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Meghan
Apr 03, 2016 rated it really liked it
The Mind Club is a psychological and philosophical exploration of our perception of minds -- our own minds and the "minds" of others: animals, babies, machines, enemies, "silent minds", groups, the dead, and God. This book provides frameworks for thinking about minds, consciousness, and human behavior more generally, all founded on the principle that we perceive minds through a dyadic lens: they exhibit agency (and are therefore considered agents) and / or have the ability to experience (and are ...more
Richard Thompson
Jul 24, 2016 rated it really liked it
Shelves: non-fiction
A intriguing look at "mind" and consciousness that I hadn't come across in my other readings. I Wegner's view (and the view of his collaborator, Kurt Gray) mind isn't something that we can observe so we construct and image the minds of those in our environment (including our own). We intuitively sort people, animals, infants, robots, corporations, coma victims and dead people according to how much "mind" we perceive them to have. We also — and this was the interesting twist on the subject — see ...more
Gibson
Sep 19, 2016 rated it liked it
This is a folksy popular psychology book written by erudite authors. The agent/patient duality is an interesting one and provides useful insights in two chapters in particular: the enemy and he group. The patient is quite a good chapter, but the chapter on the animal was thin except where it leant on Peter Singer. The chapters on the dead and God had me skimming over them, but I went back just in case there was something. I was disappointed.
Overall I came away with half a dozen well thought out
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Ryan Young
May 15, 2017 rated it really liked it
what is a mind? who or what qualifies as having a mind? how does granting something or someone a 'mind' change the way we need to treat them? at what point does a creature deserve something on the order of human rights? at what point do we hold a human 100% responsible for its actions? how about 0%? why do humans seek an agent to explain phenomena of all kinds? the mind club explores these questions and more!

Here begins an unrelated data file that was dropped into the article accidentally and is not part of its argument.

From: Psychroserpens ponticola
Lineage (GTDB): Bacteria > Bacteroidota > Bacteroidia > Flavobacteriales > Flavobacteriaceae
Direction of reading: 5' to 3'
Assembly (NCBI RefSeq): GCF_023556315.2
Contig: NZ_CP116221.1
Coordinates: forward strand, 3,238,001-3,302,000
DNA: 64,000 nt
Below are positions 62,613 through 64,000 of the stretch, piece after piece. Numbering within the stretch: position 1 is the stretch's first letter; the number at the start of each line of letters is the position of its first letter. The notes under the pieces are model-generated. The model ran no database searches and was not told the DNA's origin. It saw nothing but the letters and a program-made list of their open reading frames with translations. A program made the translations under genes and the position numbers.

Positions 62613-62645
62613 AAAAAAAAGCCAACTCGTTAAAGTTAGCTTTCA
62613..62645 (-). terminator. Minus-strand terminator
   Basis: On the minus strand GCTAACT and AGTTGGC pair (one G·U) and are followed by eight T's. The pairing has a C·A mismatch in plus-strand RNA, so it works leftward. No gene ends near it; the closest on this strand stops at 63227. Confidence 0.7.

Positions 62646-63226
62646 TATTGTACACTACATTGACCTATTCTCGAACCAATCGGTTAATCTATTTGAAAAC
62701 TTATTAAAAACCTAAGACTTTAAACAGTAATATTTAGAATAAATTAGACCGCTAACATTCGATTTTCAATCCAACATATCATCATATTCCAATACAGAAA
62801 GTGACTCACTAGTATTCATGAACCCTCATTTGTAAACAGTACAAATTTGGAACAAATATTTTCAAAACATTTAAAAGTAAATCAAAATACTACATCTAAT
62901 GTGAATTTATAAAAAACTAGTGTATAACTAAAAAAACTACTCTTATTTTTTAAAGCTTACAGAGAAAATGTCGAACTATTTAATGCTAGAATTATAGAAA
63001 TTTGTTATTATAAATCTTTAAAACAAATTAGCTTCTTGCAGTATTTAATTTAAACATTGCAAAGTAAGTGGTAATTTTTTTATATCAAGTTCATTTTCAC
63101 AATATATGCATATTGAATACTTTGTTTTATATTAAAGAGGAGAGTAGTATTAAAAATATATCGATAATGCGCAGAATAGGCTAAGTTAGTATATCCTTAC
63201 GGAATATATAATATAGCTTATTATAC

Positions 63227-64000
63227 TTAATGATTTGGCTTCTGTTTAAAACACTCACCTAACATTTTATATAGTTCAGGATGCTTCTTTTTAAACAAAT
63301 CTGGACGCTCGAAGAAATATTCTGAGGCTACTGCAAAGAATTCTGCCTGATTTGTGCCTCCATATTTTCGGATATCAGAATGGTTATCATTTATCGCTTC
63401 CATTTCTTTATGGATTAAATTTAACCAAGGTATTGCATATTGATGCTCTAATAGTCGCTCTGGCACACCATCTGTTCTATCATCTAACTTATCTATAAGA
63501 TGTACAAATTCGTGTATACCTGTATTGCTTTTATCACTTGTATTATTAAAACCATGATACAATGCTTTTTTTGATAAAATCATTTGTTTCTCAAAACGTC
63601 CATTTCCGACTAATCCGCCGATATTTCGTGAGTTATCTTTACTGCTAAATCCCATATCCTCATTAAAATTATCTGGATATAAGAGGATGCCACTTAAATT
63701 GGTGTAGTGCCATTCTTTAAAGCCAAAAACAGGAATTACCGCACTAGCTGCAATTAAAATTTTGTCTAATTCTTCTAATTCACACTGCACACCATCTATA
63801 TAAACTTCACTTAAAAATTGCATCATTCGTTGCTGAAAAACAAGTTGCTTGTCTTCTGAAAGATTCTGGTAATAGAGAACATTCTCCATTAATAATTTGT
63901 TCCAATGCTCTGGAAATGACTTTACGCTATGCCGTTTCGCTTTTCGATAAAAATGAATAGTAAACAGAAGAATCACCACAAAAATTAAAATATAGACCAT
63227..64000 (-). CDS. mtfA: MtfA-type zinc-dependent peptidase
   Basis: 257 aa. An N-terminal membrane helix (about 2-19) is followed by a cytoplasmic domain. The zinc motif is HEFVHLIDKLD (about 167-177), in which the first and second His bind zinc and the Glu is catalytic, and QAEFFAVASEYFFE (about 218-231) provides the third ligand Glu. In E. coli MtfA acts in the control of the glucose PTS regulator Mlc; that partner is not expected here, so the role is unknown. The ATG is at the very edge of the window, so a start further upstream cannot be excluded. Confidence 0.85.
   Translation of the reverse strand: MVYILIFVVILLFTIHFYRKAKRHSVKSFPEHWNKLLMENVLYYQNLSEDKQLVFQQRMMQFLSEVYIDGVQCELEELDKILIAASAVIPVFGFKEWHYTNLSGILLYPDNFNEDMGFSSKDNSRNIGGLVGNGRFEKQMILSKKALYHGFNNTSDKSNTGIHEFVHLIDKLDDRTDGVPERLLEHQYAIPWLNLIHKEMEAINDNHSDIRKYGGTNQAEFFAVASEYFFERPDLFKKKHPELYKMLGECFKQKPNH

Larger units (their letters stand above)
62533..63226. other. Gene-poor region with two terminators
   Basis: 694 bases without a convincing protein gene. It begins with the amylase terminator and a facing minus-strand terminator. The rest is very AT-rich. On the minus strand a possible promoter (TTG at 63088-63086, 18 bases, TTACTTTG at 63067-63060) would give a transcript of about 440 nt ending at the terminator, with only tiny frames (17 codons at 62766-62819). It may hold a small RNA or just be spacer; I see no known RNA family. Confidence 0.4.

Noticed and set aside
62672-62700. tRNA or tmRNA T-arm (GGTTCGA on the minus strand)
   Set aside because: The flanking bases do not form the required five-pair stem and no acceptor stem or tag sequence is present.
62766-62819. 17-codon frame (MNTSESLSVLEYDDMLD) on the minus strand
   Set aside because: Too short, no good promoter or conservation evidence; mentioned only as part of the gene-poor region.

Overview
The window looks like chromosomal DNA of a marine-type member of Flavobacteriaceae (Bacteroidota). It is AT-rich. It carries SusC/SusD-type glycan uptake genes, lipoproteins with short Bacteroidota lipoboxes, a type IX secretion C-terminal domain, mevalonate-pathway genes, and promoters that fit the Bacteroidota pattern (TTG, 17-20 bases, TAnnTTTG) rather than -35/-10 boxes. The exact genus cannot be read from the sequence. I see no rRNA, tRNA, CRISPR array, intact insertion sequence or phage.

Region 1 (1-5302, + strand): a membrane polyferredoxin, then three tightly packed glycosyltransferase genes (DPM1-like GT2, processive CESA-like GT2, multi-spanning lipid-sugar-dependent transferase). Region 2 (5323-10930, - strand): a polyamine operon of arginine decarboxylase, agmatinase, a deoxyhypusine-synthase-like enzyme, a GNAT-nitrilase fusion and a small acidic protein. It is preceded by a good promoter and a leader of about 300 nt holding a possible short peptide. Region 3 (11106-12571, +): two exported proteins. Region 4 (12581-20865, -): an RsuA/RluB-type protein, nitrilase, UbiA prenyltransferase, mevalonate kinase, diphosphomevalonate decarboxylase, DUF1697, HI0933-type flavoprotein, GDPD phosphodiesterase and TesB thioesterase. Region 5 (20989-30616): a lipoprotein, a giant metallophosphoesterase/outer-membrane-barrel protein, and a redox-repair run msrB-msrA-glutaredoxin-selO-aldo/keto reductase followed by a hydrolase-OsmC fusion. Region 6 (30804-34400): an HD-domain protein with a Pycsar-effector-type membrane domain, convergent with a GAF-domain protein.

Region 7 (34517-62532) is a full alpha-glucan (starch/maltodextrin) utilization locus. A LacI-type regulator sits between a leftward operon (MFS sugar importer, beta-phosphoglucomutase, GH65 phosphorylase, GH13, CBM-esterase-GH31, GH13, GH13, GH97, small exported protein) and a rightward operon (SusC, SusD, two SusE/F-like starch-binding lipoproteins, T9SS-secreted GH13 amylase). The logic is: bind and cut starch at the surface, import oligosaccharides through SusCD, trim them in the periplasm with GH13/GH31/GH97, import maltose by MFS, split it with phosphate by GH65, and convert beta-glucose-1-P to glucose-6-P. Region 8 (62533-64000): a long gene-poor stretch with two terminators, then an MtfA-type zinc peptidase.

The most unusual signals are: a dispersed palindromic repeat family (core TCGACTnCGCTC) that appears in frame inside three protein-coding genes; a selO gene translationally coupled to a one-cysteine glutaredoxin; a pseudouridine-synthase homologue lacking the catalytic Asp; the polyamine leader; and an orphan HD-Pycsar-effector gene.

Rossdavidh
Nov 14, 2018 rated it liked it
Shelves: green, blue
This book opens with a pretty heavy piece of news. One of the authors, Daniel Wegner, died before it was published. What is more, he died of ALS, and towards the very end of his life, he was essentially a mind only, with his body able to do little more than breathe (and eventually, not even that). It is almost certainly not a complete coincidence that Wegner had become interested in the topic, but since he was a Professor of Psychology at Harvard, he must have had an interest in the relations be ...more
Rhiannon
Sep 17, 2017 rated it it was amazing  ·  review of another edition
More Books Like This, Please!

This was a satisfying sampler of psychology and philosophy. I call it a sampler because it's the first book of its kind that I've read and it whet my appetite for more. While reading this, I supplemented it with Crash Course Philosophy on YouTube and Robert Arp's The Devil and Philosophy. I needed the former to better understand the latter, but watching those videos while reading this book was a winning combination, too. My perception of the world is forever changed.
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Wing
Jun 11, 2018 rated it it was amazing
Anything that is perceived to have both agency and patiency is a mind. However, our perceptions get frequently distorted through anthropomorphism, anthropocentrism, machine-state functionalism, egocentrism, dehumanization, objectification, entitativity, intuitive mind-body dualism, and apophenia, to name a few examples. Our propensity to multistable perception renders the simultaneous perception of agency/patiency and mind/body at times difficult, further distorting our views towards sentience. ...more
Suzanne
Oct 13, 2018 rated it it was ok
I was quite disappointed in this book. Chris Branch's insightful review below sums up the main reasons why I felt this way. I would only add two comments. First, that I found the authors assumption that psychology is a science, along with their sometimes specious arguments relying on this assumption, problematic. Second, I found the injection of politics into unnecessary realms (usually accompanied by a lack of parallel structure) aggravating and distracting in a book that should have been apoli ...more
Florent Diverchy
Feb 04, 2019 rated it really liked it
A very comprehensive introduction to all the questions related to mind: